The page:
Frommer goes on to list potential challengers to Google’s dominance, but the outcome is clear: Google will continue to dominate, just as IBM has continued to dominate mainframes and Microsoft has continued to dominate the PC. They will be a very profitable company for many years to come. That is why this is not an article about disruption. Rather, the question is if Google might be eclipsed.
$50 billion for worldwide search advertising (of which Google captures a huge majority) sounds like a lot, but it’s only a small percentage of total ad spend, projected to be $545 billion in 2014. The vast majority of that spend is not about direct response – i.e. ads that spur you to make a purchase on the spot; rather most of the money is spent on brand advertising.
The idea behind brand advertising is to build “affinity” among potential customers. For example, a company like Unilever will spend a lot of money to promote Axe or Dove, but the intent is not to make you order deodorant via e-commerce. Rather, when you’re rushing through the supermarket and just need to grab something, the idea is that you’ll gravitate to the brand you have developed an affinity for. And once a customer has picked a brand, they’re loyal for years. That adds up to a lot of lifetime value, which is why consumer-packaged goods companies, telecom companies, car companies, etc. are among the biggest brand advertisers (I’ve written about CPG companies and brand advertising previously here).
To date this type of brand advertising has strongly favored television; targeting is certainly nice, but channels like Lifetime (Dove) or ESPN (Axe) are specific enough, and the actual process of implementing a campaign at scale is far more efficient and cost effective on TV. This is especially true given that the primary digital offering for brand advertisers has been the banner ad, an idea that was bad to begin with and that now is all but invisible, particularly to younger customers that have by far the most value to brand advertisers (more years in the actuary table equals more lifetime value!).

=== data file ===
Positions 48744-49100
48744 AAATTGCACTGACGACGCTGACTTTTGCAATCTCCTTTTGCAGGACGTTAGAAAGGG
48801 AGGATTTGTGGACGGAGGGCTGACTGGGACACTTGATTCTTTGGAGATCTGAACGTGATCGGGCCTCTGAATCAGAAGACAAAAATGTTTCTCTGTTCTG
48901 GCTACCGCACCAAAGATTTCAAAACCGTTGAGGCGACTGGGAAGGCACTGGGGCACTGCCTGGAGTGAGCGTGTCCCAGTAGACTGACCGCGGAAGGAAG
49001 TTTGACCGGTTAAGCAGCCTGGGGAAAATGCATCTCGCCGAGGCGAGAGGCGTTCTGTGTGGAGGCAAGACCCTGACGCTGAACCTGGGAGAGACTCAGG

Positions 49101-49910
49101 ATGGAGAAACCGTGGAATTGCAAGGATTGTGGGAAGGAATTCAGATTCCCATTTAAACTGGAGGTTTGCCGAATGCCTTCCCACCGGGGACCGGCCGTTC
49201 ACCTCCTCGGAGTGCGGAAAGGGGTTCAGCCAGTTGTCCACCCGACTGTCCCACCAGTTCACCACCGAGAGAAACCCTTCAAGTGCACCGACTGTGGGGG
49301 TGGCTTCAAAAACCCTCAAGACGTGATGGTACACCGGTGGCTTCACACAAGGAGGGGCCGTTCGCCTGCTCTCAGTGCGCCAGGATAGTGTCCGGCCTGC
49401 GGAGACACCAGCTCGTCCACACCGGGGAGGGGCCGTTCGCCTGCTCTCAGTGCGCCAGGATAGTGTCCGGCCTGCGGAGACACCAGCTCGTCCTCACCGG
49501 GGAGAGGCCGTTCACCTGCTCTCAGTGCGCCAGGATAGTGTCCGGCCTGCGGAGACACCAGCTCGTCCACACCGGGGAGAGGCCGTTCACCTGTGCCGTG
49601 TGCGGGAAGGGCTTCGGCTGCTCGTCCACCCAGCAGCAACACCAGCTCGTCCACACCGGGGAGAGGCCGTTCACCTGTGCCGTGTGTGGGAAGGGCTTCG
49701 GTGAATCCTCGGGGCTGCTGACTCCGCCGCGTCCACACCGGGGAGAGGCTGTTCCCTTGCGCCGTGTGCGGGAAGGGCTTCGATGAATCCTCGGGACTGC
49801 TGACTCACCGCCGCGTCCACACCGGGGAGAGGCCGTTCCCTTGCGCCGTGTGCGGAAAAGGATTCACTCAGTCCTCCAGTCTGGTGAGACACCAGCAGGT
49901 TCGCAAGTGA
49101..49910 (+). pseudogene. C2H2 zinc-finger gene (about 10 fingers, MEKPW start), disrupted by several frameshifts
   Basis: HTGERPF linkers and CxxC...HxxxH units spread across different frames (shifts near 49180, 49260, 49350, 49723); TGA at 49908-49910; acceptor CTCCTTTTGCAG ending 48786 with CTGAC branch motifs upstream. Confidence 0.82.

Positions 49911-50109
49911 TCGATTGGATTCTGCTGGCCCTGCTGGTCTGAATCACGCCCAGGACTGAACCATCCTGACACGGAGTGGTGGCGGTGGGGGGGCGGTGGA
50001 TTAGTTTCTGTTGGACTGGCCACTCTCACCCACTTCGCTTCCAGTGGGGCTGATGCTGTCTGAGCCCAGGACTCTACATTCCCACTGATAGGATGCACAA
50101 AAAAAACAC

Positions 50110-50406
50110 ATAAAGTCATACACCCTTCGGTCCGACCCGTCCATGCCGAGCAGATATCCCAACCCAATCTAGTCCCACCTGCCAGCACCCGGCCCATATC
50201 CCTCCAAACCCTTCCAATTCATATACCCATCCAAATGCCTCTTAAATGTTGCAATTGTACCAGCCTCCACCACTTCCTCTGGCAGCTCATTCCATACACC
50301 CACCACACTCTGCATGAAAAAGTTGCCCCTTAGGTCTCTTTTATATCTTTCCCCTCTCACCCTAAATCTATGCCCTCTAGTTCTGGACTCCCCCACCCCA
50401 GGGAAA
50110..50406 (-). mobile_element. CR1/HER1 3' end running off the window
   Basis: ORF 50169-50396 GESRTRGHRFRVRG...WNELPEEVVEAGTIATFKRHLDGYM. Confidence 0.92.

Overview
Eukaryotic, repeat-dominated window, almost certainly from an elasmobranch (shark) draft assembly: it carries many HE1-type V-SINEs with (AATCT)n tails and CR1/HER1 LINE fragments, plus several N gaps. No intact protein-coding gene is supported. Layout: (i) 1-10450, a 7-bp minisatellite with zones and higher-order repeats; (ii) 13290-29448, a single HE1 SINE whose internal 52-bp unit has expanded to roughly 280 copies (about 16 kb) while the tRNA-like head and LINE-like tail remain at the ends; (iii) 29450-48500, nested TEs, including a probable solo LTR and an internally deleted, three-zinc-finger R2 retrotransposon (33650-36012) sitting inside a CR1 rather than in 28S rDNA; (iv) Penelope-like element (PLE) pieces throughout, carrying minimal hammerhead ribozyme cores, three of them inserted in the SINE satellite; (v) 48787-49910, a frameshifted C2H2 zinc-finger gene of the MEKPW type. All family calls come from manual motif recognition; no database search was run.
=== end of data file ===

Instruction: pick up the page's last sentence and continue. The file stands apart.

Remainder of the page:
However, over the last few years a new type of advertising has emerged: native advertising. I’ve already made my defense of native advertising here, but just to be clear, I classify any sort of “in-stream” advertising as native advertising. Thus, for a news site, native advertising is advertising in article format; for Twitter, native advertising is a promoted tweet; for Facebook, native advertising is ads in your news feed; for Pinterest (a future giant) a promoted pin. These sorts of ads are proving to be massively more effective and engaging than banner advertisements – as they should be! In every medium (except, arguably, newspapers, which had geographic monopolies) native advertising is the norm simply because it’s more effective for advertisers and a better experience for users: TV commercials are 30 or 60 second fully produced dramas, magazine ads are highly refined visual experiences, radio ads are jingles, etc. And so it will inevitably go with digital advertising, at least when it comes to brand advertising.